Last Updated:October 24 @ 10:20 pm

Kincaid: Obama Finds a Treaty His Base Doesn’t Like

By Cliff Kincaid

The Obama Administration may be pro-United Nations in its general approach to foreign policy, but on the matter of illegal drugs, we may be seeing a retreat from global drug control. It is a major story that is starting to get some attention from a key component of Barack Obama’s political base—potheads. They fear that Obama may stay committed to various U.N. drug control treaties.

If Obama backs away from global drug control, in violation of these U.N. treaties, legalization of marijuana and other drugs could be an inevitable consequence on a national and international basis.

Obama, as The New York Times reports, is in a tight spot. Federal legal action against Colorado and Washington because of voter-approved initiatives to legalize the recreational use of marijuana in those states “would raise political complications for President Obama because marijuana legalization is popular among liberal Democrats who just turned out to re-elect him,” the paper notes. Drug legalization is also popular with hedge fund billionaire George Soros, one of the main funders of the pro-marijuana movement who also financed various Super PACs that worked for Obama’s reelection.

Far-left websites such as Salon are trying to pressure Obama to leave Colorado and Washington alone by running articles with such ludicrous headlines as “Legal marijuana is good for kids” and “Could pot stop breast cancer?”

In fact, many studies link marijuana to mental illness. Salon itself acknowledges this danger, noting in one small article that “the drug’s potential to induce psychosis is considered a greater public health concern now that the drug is legal for recreational use in Washington and Colorado, and for medical use in a growing number of states.”

Libertarian groups such as the Cato Institute and the Independent Institute are also arguing for Obama to abandon the war on drugs. But there is a problem: “Marijuana use in both states continues to be illegal under the federal Controlled Substances Act,” The New York Times story said. This is true. But there is another problem for the drug legalizers: keeping marijuana and other drugs illegal is a U.S. treaty obligation.

As noted by retired Ambassador Melvyn Levitsky and Calvina Fay, Executive Director of the Drug Free America Foundation, the 1961 International Convention on Narcotic Drugs outlaws marijuana and other drugs. It is supported by two other treaties—the 1971 Convention on Psychotropic Drugs and the 1988 Anti-Trafficking Convention. “The U.S. was a prime mover of these multilateral treaties and largely responsible for their signature and ratification by virtually every country in the world,” they point out.

Levitsky, a former member of the International Narcotics Control Board, is a professor at the University of Michigan's Gerald R. Ford School of Public Policy.

In an interview with Accuracy in Media, Asa Hutchinson, former administrator of the Drug Enforcement Administration, reiterated that the U.S. was the “driving force” behind international standards for drug control through treaty law. The issue, he said, is whether the U.S is now going to “retreat globally.”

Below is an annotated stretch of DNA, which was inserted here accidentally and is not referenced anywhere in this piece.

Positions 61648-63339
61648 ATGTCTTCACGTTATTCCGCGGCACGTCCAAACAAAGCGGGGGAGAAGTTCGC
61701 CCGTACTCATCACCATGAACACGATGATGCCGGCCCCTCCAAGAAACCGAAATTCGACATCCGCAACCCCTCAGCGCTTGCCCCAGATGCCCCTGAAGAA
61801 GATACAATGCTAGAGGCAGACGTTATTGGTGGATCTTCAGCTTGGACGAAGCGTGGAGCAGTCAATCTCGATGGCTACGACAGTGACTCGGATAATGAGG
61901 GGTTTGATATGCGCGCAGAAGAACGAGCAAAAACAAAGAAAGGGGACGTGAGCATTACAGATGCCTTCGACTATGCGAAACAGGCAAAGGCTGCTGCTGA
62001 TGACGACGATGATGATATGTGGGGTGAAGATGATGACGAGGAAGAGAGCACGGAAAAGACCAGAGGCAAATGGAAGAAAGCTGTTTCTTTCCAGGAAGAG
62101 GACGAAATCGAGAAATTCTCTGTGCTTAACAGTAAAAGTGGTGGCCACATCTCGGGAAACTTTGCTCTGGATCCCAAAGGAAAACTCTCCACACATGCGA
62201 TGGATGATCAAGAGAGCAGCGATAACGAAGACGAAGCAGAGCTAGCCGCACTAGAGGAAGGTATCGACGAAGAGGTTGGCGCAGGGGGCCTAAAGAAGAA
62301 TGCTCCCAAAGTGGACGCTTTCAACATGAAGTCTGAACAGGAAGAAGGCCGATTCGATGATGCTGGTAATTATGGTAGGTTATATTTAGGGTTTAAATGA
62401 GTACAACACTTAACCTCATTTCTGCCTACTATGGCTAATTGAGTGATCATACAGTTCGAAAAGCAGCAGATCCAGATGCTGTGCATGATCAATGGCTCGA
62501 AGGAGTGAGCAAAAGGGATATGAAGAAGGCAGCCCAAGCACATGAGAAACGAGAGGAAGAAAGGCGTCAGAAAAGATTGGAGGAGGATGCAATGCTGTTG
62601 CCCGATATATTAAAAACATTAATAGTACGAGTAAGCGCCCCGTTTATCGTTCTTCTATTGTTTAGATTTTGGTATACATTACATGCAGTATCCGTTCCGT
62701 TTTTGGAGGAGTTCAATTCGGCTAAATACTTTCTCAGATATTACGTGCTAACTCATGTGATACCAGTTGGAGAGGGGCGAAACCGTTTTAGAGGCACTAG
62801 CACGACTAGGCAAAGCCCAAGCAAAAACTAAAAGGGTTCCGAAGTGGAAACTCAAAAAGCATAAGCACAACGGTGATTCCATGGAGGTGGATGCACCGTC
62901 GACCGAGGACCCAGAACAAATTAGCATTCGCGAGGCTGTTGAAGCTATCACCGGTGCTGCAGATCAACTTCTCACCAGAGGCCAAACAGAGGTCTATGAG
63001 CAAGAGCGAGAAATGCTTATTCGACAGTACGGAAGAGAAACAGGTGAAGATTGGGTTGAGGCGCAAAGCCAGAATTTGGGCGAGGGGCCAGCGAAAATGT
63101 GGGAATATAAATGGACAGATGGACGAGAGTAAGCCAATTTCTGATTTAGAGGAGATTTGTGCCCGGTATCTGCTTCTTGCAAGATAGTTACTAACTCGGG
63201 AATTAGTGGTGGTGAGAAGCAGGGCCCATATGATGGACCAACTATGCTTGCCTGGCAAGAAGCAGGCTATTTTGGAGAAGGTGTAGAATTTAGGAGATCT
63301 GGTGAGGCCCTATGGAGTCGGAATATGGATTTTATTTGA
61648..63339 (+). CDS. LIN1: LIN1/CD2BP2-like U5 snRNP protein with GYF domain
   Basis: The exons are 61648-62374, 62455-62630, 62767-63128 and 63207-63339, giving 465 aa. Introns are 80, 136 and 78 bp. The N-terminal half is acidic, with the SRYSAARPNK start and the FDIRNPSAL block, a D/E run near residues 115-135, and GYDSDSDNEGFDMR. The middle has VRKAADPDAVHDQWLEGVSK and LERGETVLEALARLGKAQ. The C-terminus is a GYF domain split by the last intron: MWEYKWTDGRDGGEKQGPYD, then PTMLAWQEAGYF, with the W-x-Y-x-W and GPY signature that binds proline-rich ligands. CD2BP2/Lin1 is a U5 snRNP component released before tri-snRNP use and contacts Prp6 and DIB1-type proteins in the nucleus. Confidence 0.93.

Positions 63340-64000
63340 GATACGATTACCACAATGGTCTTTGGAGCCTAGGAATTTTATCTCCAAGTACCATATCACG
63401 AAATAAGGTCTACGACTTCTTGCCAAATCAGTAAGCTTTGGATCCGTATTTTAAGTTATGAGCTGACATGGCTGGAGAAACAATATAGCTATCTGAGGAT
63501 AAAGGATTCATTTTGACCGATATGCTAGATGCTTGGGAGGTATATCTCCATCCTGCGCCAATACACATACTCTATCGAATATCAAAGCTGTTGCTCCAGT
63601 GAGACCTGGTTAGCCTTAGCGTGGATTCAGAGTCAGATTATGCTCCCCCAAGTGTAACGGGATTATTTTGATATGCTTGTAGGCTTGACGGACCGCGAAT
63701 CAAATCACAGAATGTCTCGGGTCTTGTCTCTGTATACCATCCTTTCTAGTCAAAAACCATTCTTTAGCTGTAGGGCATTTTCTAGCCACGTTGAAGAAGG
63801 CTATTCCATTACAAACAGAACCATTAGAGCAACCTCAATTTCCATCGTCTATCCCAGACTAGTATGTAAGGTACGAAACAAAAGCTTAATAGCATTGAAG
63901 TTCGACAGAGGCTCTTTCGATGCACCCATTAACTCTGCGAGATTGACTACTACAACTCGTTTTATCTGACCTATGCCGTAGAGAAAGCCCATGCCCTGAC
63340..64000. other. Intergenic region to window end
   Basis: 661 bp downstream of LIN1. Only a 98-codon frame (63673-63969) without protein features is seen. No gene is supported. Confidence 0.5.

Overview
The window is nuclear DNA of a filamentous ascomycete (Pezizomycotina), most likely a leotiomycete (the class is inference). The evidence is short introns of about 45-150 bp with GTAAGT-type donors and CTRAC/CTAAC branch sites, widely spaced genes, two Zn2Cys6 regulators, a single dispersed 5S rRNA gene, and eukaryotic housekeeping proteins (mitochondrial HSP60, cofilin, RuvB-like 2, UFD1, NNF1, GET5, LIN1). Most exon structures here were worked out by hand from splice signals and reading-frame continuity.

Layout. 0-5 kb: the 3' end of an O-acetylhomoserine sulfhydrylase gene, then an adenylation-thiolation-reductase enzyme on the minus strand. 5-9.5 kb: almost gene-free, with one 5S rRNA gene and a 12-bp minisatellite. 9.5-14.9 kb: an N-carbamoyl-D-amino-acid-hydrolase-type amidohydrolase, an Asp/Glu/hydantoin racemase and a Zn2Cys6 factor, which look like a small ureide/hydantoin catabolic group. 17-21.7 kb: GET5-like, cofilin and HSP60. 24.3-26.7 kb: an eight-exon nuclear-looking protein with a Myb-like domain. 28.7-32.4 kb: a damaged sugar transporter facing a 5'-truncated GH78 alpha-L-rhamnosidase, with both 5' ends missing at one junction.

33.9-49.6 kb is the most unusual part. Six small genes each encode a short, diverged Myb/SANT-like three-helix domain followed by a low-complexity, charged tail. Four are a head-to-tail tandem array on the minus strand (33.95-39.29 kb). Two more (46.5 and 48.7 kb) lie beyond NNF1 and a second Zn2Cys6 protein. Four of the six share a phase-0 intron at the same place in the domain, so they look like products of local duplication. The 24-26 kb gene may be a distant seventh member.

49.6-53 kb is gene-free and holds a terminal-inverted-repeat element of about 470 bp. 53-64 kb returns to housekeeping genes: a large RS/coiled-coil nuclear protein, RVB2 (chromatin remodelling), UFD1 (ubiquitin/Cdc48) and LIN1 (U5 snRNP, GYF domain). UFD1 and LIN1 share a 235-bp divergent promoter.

Actions by states may not themselves actually constitute a treaty violation, he said. “But if the federal government does not maintain an approach consistent with our treaty obligations, then it becomes a treaty violation,” he added. This, then, could lead to the “unraveling” of the international obligations as other countries following the U.S. lead might also back away from enforcing the treaties.

Raymond Yans, President of the International Narcotics Control Board (INCB), says the Obama Administration must “resolve the contradiction between the federal and state levels in the implementation of that country’s obligations under the drug control conventions.” He went on to request the Government of the United States “to take the necessary measures to ensure full compliance with the international drug control treaties within the entire territory of the United States, in order to protect the health and well-being of its citizens.”

“We don’t know what the Obama Administration is going to say,” noted Hutchinson. In the past, however, at the Summit of the Americas in Colombia, Obama had said, “I personally, and my administration’s position, is that legalization is not the answer.”

“It’s a federal-state issue right now,” Hutchinson said. “The Justice Department has to address it.”

When the Obama Administration objected to a states’ rights approach on immigration, he noted, the state of Arizona was taken to court by the Justice Department and sued for allegedly going beyond federal law. Logically, Colorado and Washington should now be taken to court, he said. But the politics of the matter, in the sense that some members of Obama’s base are dope-smokers and some financial backers of his campaign were drug legalizers, could “get in the way of consistent legal policy,” he added.

Hutchinson said the movement to legalize drugs has been successful because of Soros and other billionaires (such as Peter Lewis of Progressive Insurance), who have put significant resources into the campaigns. Their first step, he noted, was to claim “medical” uses for the drug, and get it accepted on that basis.